Solomon’s Splendor — What the retired player tells his son about love, life, and sex

Proverbs 5
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If there’s anyone that knew women, it was the legendary Solomon of the Bible.  The late king of Israel certainly had his pick — 300 personal sex toys, and 700 more “committed” and “mature” selections he called wives, assembled from several surrounding nations, all at his disposal.  This might seem to be a dream situation to the average hot-blooded male, but his experience and his age (impotence?) caused him to eventually relent and change his mind about how to approach women. At least, the not-so-well-meaning ones.

If you’re still with me and you think this isn’t about you, cheating doesn’t necessarily mean you’re married and you’re having sex with someone else.  A trip through the dark side of Youtube, a flirtatious conversation at work, or a short “meaningless” fling while on a trip still count.  It’s all about intention.

Proverbs 5 provides a relevant perspective for both genders. Solomon appears to be writing this to his son, but it’s no less significant for women to heed.

The chapter is divided into three sections: what a sleazy woman looks like, why you should avoid her, and reasons to stick with your wife.

The adulteress:
Incredibly tempting (v. 3) – You’re deceiving yourself if you think you can just ignore the open door.  Temptation is everywhere. Not acknowledging it only suppresses the desire for a later time.
Talks a lot of game (v. 3) – On a carnal level, it’s all rational:  What’s the harm? Who’s going to find out?
Sweet and sour (v. 4) – At first, everything’s good.  Just when it seems your brilliance has come to fruition, that you’ve gotten away with it, the bitterness within you swells.
Cutting to the core (v. 4-5) – Hebrews 4:12 also uses the expression “two-edged sword” to describe the Bible itself, pointing out that it cuts to the marrow and judges your thoughts and attitudes.  How a man responds to temptation has the same effect.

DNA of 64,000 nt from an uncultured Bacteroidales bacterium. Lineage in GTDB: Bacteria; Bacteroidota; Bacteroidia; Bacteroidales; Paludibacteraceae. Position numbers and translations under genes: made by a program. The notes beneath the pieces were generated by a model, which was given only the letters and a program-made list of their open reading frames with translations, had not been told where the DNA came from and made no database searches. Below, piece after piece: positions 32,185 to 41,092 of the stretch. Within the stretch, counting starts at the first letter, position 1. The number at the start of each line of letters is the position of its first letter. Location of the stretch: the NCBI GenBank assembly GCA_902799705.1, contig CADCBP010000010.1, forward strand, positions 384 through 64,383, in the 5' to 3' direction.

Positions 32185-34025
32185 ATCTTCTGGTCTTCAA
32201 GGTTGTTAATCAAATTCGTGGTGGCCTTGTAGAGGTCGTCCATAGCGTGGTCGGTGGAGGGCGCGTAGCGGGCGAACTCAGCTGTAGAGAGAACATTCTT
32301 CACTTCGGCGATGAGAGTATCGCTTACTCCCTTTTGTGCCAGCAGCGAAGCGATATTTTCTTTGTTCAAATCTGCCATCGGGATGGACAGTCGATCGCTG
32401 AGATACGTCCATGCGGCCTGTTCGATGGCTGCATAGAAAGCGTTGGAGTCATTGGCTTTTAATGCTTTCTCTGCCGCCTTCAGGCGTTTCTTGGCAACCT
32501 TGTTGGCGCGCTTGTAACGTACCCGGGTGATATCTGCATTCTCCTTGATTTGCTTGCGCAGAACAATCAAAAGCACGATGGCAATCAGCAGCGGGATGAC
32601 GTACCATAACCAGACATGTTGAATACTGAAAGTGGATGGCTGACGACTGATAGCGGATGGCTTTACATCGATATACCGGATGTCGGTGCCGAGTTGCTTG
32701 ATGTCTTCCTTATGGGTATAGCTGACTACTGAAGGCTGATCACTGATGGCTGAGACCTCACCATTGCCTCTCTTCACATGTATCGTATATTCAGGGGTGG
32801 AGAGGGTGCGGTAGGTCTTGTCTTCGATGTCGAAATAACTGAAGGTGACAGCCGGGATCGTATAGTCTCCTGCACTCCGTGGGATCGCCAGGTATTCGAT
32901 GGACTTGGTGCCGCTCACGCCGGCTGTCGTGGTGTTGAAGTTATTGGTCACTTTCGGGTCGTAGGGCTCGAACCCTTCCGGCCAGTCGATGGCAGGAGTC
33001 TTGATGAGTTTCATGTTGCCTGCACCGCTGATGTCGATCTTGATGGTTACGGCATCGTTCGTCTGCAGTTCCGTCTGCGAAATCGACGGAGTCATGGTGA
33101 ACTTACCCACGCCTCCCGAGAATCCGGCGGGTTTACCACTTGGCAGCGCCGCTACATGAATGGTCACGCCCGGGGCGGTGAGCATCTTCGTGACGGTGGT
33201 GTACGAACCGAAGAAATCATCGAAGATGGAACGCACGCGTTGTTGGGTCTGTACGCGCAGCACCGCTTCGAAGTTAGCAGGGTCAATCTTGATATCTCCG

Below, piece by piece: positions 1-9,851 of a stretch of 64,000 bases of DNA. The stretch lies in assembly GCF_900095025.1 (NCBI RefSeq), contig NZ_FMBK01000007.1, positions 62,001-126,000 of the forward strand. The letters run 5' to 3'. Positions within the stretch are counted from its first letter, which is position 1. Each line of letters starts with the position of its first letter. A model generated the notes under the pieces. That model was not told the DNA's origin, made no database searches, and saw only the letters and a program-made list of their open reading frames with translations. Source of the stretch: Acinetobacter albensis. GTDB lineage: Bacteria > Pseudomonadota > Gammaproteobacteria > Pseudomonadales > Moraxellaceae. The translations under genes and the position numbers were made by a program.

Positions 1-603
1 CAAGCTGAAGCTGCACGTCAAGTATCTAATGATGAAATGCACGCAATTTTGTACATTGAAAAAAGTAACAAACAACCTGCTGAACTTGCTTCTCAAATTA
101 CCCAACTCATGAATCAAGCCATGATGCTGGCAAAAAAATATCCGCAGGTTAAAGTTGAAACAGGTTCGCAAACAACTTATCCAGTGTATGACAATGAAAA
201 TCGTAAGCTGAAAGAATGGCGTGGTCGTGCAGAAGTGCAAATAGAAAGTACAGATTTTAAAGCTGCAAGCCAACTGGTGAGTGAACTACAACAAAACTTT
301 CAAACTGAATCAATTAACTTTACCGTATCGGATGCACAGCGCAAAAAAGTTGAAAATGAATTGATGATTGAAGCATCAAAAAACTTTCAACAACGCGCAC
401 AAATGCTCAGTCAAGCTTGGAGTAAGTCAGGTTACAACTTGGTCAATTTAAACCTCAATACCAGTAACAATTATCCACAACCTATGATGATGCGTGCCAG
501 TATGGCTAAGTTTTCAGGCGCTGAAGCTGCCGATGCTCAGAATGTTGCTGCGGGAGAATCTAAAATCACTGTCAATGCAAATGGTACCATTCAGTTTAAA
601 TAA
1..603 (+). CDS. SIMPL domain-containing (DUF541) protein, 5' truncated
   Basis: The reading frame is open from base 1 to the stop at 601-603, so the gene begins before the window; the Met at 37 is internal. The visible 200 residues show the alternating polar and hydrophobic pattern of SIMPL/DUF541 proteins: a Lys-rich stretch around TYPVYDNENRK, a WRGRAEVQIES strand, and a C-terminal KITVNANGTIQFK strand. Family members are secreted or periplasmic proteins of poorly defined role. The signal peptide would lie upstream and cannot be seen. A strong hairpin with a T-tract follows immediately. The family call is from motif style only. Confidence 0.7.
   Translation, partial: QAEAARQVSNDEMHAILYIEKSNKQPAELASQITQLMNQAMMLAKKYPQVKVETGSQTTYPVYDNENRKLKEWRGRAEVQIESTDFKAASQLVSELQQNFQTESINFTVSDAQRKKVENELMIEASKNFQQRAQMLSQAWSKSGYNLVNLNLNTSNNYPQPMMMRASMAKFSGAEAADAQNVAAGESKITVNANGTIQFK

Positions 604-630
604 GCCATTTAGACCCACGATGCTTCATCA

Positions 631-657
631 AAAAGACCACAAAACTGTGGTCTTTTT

The gateway to destruction (v. 5-6) – Looking for an efficient way to spiral into complacency and blow up your life altogether? It’s close, and it’s easy.

Avoiding her:
Don’t even get close. (v. 8) The verse suggests not going near the door of her house.  I would even avoid the street.  Is it a website? Block it, and have your friend or wife set the password. Is she on the same hotel floor? Make reservations somewhere else.
Cheating dishonors yourself.  (v. 9-10) It’s a pretty effective way to ruin your reputation, if you’re into that sort of thing.  And secrets like that aren’t kept very well, so don’t think you’re getting away with something or that no one knows.
It’s a waste of time, money and life. (v. 9-11) The thrill is temporary.  But you can’t get that other stuff back.
Eventually, it’s going to get you. (v. 11-14) Solomon isn’t just dictating the cheater’s sentiments; he’s probably recounting his own thoughts.  You may not feel convicted immediately (if you do, great!), but you will, eventually.  When it comes about, the sensation typically resembles a hammer to the temple.

Your wife:
Don’t share. (v. 15-17) The 90s version of MTV did a great job making it look like it’s okay to explore and fool around, glorifying sex to a gaudy degree.  The Real World looks very glamorous, but the actual “real world” isn’t as awesome when your real life wife/girlfriend finds out.
–  Enjoy her — she’s all yours. (v. 18-19) Solomon knew it.  Wilt eventually knew it. Hugh was devastated by cheating; at the core, he knows it. One is better than many, or in a way, none.

At the outset, this wasn’t intended to be a huge discourse, but perhaps someone needed to hear this today.  In another context, you can sort of replace cheating with your favorite destructive sin, and you’ll probably get the same results.

The point is, God has called us to holiness.  Are you going to do it?

Further reading: “This Momentary Marriage” by John Piper

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